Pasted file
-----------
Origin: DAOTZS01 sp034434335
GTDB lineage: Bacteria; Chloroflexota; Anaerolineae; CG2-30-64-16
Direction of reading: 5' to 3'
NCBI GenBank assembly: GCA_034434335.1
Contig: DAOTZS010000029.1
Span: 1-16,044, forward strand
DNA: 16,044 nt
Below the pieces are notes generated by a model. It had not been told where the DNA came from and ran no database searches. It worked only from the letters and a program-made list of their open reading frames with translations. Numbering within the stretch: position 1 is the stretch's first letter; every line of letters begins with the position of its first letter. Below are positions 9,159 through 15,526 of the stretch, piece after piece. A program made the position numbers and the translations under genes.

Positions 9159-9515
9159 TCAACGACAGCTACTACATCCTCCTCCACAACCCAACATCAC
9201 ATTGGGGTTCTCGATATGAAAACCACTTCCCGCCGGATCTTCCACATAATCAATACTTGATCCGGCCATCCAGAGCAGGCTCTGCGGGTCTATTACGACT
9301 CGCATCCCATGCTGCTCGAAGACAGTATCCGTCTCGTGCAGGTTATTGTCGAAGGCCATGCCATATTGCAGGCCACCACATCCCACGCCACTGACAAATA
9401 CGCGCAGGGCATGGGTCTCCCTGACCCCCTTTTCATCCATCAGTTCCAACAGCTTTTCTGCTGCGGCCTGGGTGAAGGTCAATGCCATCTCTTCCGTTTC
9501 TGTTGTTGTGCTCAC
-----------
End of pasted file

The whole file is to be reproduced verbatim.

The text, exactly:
Origin: DAOTZS01 sp034434335
GTDB lineage: Bacteria; Chloroflexota; Anaerolineae; CG2-30-64-16
Direction of reading: 5' to 3'
NCBI GenBank assembly: GCA_034434335.1
Contig: DAOTZS010000029.1
Span: 1-16,044, forward strand
DNA: 16,044 nt
Below the pieces are notes generated by a model. It had not been told where the DNA came from and ran no database searches. It worked only from the letters and a program-made list of their open reading frames with translations. Numbering within the stretch: position 1 is the stretch's first letter; every line of letters begins with the position of its first letter. Below are positions 9,159 through 15,526 of the stretch, piece after piece. A program made the position numbers and the translations under genes.

Positions 9159-9515
9159 TCAACGACAGCTACTACATCCTCCTCCACAACCCAACATCAC
9201 ATTGGGGTTCTCGATATGAAAACCACTTCCCGCCGGATCTTCCACATAATCAATACTTGATCCGGCCATCCAGAGCAGGCTCTGCGGGTCTATTACGACT
9301 CGCATCCCATGCTGCTCGAAGACAGTATCCGTCTCGTGCAGGTTATTGTCGAAGGCCATGCCATATTGCAGGCCACCACATCCCACGCCACTGACAAATA
9401 CGCGCAGGGCATGGGTCTCCCTGACCCCCTTTTCATCCATCAGTTCCAACAGCTTTTCTGCTGCGGCCTGGGTGAAGGTCAATGCCATCTCTTCCGTTTC
9501 TGTTGTTGTGCTCAC